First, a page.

(NewsNation) — The U.S. House of Representatives recently passed legislation that would legalize marijuana on a federal level — a sign that Congress could be starting to take comprehensive cannabis reform more seriously.

The Marijuana Opportunity Reinvestment and Expungement Act, also known as the MORE Act, would remove marijuana from the list of scheduled substances under the Controlled Substances Act and eliminate criminal penalties for anyone who manufactures, distributes or possesses cannabis. The proposal would also require federal courts to expunge prior marijuana-related convictions and provide funding to communities that have been most harmed by the war on drugs.

The bill is unlikely to become law since it is expected to die in the Senate. That would mirror what happened when a similar House-passed measure removing marijuana from the list of federally controlled substances went nowhere in the Senate two years ago.

The delay continues to frustrate cannabis policy reform groups, who say stalling major legislation has real-world consequences for those being impacted by today’s marijuana laws.

“In 2022, you can still lose your job, you can still lose your children in a custody battle, you can still be in a situation where you can’t apply for a student loan or sign a lease. There are all kinds of negative consequences for millions of people that today are still living under prohibition,” said Toi Hutchinson, the president and CEO of the Marijuana Policy Project, a Washington-based marijuana advocacy group.

National polling shows that the vast majority of Americans support legalizing marijuana in some form. A 2021 Pew Research poll found:

  • More than 90% of U.S. adults say marijuana should be legal in some capacity
  • 60% say it should be legal for medical and recreational use
  • 31% say it should be legal for medical use only
  • Less than 10% of respondents said marijuana should not be legal at all

“This is a home run that could easily be done by the United States Congress, both chambers, and we are all anxiously awaiting; also a president, who promised he’d be different on this and hasn’t yet,” said Hutchinson.

states moving forward on their own

So far, 18 states, as well as the District of Columbia, have legalized recreational marijuana and 37 states have legalized the medical use of marijuana.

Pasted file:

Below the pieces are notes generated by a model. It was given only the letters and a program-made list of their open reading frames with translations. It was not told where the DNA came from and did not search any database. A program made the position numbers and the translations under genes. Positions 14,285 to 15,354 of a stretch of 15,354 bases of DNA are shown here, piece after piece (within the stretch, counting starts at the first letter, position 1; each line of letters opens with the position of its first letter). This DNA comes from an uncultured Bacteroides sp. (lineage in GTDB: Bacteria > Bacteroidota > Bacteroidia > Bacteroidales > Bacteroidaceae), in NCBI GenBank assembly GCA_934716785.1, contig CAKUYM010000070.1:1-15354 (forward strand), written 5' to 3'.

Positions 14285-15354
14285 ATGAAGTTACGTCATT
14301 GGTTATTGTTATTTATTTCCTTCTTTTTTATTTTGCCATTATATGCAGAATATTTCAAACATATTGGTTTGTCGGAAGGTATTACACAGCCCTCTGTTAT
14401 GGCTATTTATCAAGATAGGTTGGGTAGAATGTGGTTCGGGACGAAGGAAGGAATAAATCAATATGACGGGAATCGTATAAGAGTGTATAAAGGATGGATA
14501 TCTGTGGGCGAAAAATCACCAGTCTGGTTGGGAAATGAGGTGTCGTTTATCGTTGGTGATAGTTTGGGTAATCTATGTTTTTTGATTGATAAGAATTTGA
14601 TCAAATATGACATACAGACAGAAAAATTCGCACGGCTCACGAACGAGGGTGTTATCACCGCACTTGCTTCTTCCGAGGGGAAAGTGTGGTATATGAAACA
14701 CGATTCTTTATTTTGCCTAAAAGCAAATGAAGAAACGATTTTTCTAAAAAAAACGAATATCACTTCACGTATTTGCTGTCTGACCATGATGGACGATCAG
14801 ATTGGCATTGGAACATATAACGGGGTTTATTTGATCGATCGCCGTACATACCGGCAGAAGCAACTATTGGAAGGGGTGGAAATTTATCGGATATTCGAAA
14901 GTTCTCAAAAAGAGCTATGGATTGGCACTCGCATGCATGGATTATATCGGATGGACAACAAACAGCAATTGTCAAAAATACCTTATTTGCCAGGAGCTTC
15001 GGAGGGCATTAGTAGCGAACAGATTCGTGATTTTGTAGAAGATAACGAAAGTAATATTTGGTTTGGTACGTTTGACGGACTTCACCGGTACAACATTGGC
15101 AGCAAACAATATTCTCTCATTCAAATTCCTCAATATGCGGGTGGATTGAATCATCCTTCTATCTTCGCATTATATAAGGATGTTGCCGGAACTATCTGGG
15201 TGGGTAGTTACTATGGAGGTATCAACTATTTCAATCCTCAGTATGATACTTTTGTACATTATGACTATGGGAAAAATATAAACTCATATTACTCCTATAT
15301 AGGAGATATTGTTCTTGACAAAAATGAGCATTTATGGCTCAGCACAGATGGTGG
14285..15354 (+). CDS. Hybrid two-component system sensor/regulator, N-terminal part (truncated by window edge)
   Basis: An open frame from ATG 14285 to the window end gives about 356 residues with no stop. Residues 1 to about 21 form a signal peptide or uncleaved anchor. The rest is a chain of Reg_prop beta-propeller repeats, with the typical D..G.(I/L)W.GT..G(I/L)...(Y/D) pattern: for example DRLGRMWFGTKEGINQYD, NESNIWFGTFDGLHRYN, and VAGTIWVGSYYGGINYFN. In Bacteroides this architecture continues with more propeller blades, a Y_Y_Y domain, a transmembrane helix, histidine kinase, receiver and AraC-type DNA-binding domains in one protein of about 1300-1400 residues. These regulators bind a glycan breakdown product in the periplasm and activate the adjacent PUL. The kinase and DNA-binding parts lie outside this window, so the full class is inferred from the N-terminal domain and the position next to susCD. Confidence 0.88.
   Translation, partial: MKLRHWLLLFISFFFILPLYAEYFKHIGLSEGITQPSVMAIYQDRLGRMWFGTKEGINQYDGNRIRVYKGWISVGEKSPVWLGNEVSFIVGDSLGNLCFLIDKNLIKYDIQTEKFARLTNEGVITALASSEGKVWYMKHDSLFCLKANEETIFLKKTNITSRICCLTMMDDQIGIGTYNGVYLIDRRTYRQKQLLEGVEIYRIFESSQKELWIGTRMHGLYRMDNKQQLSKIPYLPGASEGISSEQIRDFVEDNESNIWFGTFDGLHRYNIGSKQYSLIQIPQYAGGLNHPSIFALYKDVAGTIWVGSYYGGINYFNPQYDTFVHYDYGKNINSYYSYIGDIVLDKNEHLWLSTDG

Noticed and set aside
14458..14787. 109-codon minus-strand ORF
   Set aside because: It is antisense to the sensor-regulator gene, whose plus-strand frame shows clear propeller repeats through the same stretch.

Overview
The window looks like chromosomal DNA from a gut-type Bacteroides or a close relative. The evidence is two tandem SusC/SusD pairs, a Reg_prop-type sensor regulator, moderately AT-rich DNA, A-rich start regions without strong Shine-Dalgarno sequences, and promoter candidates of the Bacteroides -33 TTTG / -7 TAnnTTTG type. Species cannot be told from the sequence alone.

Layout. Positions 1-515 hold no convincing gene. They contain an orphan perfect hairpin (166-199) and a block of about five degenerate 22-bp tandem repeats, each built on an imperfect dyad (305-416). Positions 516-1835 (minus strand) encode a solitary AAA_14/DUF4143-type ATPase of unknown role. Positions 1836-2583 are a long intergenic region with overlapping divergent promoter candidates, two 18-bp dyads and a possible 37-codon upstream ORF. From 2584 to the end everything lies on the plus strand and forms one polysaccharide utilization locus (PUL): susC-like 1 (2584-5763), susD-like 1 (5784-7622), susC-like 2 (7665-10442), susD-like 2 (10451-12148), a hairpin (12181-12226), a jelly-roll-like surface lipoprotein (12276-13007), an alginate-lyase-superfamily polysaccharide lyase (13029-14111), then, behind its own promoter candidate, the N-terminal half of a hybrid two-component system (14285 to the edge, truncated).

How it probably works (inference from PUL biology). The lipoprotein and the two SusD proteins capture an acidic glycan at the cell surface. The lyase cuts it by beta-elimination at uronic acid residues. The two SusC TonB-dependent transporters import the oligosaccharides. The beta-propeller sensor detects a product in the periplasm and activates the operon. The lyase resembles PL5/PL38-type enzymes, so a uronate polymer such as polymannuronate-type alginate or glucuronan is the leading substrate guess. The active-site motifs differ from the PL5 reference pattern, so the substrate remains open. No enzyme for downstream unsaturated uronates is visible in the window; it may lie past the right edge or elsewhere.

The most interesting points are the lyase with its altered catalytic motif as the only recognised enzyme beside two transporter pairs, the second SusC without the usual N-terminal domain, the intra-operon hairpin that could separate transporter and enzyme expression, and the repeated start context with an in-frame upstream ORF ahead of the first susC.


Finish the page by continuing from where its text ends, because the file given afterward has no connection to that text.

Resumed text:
In January 2014, Colorado became the first state to begin retail sales of recreational marijuana. Since then, the industry has grown rapidly. At present, there are more than 3,000 active marijuana business licenses and 43,000 licensed employees in the state, according to the Colorado Marijuana Enforcement Division.

That growth also means billions of dollars in tax revenue.

"Since legalization of retail marijuana we've seen over $12 billion in sales and over $2 billion in tax revenue," said Shannon Gray, the communication specialist with the Colorado Marijuana Enforcement Division.

Just last year, Colorado made more than $423 million in cannabis tax revenue. Those funds go toward a variety of state programs, including public health campaigns, law enforcement and schools.

But each state distributes its cannabis tax revenue differently. Last fiscal year, Nevada saw more than $1 billion in cannabis retail sales which generated about $160 million in tax revenue for the state. After covering the enforcement and regulatory costs, additional money goes almost exclusively to education in the state.

"In Nevada, cannabis tax revenue goes toward education. It funds some education programs, a large chunk goes to the state education fund and then some other scholarships as well," said Tyler Klimas, the head of Nevada's Cannabis Compliance Board.

So how much are states making from their marijuana sales and how is that money being spent?

California

Legalized recreational marijuana: Nov. 2016

Retail sales began: Jan. 2018

How is it taxed?

  • Cultivation tax
    • $10.08 per ounce for flower
    • $3.00 per ounce for leaves
    • $1.41 per ounce for fresh cannabis plant
  • Excise tax
    • 15% of retail sales
  • Sales tax
    • 7.25% state, plus local taxes

Tax Revenue Generated: Between the state’s excise tax, cultivation tax and sales tax, cannabis sales generated nearly $1.3 billion in 2021.